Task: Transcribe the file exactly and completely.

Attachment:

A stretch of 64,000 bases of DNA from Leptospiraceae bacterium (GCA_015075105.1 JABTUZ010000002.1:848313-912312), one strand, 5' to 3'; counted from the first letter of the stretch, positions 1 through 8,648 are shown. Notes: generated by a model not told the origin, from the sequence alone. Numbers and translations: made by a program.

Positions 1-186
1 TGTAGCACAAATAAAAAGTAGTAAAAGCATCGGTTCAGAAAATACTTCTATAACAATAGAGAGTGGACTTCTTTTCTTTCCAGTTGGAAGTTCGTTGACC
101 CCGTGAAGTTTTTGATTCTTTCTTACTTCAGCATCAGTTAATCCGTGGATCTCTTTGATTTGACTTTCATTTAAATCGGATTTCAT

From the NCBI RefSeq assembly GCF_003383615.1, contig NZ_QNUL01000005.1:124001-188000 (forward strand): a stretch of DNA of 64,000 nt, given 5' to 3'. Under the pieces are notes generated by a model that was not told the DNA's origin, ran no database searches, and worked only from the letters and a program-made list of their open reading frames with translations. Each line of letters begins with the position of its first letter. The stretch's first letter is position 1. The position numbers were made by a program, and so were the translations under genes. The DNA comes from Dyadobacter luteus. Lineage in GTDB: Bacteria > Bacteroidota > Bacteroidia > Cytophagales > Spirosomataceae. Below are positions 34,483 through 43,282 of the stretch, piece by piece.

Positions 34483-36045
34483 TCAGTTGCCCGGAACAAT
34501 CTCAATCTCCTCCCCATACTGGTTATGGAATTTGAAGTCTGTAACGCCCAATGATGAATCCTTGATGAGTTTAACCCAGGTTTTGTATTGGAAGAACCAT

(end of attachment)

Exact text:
A stretch of 64,000 bases of DNA from Leptospiraceae bacterium (GCA_015075105.1 JABTUZ010000002.1:848313-912312), one strand, 5' to 3'; counted from the first letter of the stretch, positions 1 through 8,648 are shown. Notes: generated by a model not told the origin, from the sequence alone. Numbers and translations: made by a program.

Positions 1-186
1 TGTAGCACAAATAAAAAGTAGTAAAAGCATCGGTTCAGAAAATACTTCTATAACAATAGAGAGTGGACTTCTTTTCTTTCCAGTTGGAAGTTCGTTGACC
101 CCGTGAAGTTTTTGATTCTTTCTTACTTCAGCATCAGTTAATCCGTGGATCTCTTTGATTTGACTTTCATTTAAATCGGATTTCAT

From the NCBI RefSeq assembly GCF_003383615.1, contig NZ_QNUL01000005.1:124001-188000 (forward strand): a stretch of DNA of 64,000 nt, given 5' to 3'. Under the pieces are notes generated by a model that was not told the DNA's origin, ran no database searches, and worked only from the letters and a program-made list of their open reading frames with translations. Each line of letters begins with the position of its first letter. The stretch's first letter is position 1. The position numbers were made by a program, and so were the translations under genes. The DNA comes from Dyadobacter luteus. Lineage in GTDB: Bacteria > Bacteroidota > Bacteroidia > Cytophagales > Spirosomataceae. Below are positions 34,483 through 43,282 of the stretch, piece by piece.

Positions 34483-36045
34483 TCAGTTGCCCGGAACAAT
34501 CTCAATCTCCTCCCCATACTGGTTATGGAATTTGAAGTCTGTAACGCCCAATGATGAATCCTTGATGAGTTTAACCCAGGTTTTGTATTGGAAGAACCAT